Seven data stores appear in Figure 12.4, the level 0 diagram, five of which are related to event occurrences. Of the two master data stores, the customer master was defined in THE “ORDER-TO-CASH” PROCESS: PART I, MARKETING AND SALES (M/S).
Accounts receivable master data contain all unpaid invoices issued by an organization and awaiting payment. As the invoice is created, a record of the receivable is entered in the master data. Subsequently, the records are updated—i.e., the receivable balance is reduced—at the time that the customer makes the payment. The records also could be updated to reflect sales returns and allowances, bad debt write-offs, or other adjustments.
The accounts receivable master data provide information useful in minimizing outstanding customer balances and in prompting customers to pay in a timely manner.
Now let’s look at the event data maintained in the RC process. First, the process records an entry for the sales data after it has validated the shipment and as it produces an invoice. In the previous section, we showed you a specimen invoice (see Figure 12.5). The logical data definition for sales event data would essentially comprise one or more records of invoices. However, each data record would not contain all of the details reflected on the invoice itself. For example, item numbers, descriptions, quantities ordered, quantities shipped, and quantities back ordered typically are not recorded in the sales event data. Rather, these details would be found in the invoice data.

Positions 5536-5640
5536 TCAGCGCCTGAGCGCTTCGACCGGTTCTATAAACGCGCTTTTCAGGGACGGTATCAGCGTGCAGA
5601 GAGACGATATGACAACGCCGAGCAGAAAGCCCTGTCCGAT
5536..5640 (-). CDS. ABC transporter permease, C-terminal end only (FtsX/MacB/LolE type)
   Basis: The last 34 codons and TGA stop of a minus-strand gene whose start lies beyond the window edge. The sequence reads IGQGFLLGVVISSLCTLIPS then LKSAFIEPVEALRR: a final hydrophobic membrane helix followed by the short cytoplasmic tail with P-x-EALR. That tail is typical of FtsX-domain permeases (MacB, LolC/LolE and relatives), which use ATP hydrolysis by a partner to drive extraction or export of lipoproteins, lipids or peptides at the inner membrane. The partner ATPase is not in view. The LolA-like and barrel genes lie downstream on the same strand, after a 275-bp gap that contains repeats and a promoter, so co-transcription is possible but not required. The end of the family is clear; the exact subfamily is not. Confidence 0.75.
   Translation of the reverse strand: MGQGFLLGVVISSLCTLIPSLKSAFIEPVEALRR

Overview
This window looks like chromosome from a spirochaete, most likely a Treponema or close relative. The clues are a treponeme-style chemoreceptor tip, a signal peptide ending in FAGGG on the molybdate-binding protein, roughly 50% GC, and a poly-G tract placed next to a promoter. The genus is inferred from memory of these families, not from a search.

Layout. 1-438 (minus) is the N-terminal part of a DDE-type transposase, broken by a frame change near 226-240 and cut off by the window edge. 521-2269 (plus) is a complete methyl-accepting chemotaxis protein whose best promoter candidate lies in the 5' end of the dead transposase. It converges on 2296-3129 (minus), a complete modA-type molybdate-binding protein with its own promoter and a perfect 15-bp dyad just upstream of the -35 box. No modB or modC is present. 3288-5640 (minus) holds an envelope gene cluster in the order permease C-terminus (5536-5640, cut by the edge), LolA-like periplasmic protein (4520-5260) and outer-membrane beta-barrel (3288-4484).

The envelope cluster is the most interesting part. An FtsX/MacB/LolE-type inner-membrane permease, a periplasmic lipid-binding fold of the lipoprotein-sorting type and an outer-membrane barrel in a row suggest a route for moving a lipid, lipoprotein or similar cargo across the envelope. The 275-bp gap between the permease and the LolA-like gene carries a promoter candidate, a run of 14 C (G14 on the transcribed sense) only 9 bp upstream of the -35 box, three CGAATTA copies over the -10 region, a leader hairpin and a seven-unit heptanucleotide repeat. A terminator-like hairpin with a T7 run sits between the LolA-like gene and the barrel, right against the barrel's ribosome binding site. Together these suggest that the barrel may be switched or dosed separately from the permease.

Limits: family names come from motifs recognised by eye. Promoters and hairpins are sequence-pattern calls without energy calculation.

What are the sales data and accounts receivable data stores?
Accounts receivable adjustments data are created as sales returns, bad debt write-offs, estimated doubtful accounts, or similar adjustments are processed as part of managing customer accounts. As in any event data, records in this data store are typically keyed by date.
Cash receipts data, created when customer payments are recorded, contain details of each payment as reflected on the remittance advice accompanying a payment. A remittance advice (RA) is a business document used by the payer to notify the payee of the items being paid. The RA can take various forms. For instance, it may be a copy of the invoice, a detachable RA delivered as part of a statement periodically sent to the customer (often a “stub” attached to the statement, a turnaround document), or a stub attached to the payer’s check. In any case, RC uses the RA to initiate the recording of a cash receipt. Finally, as its name suggests, the remittance advicefile contains copies of the remittance advices themselves.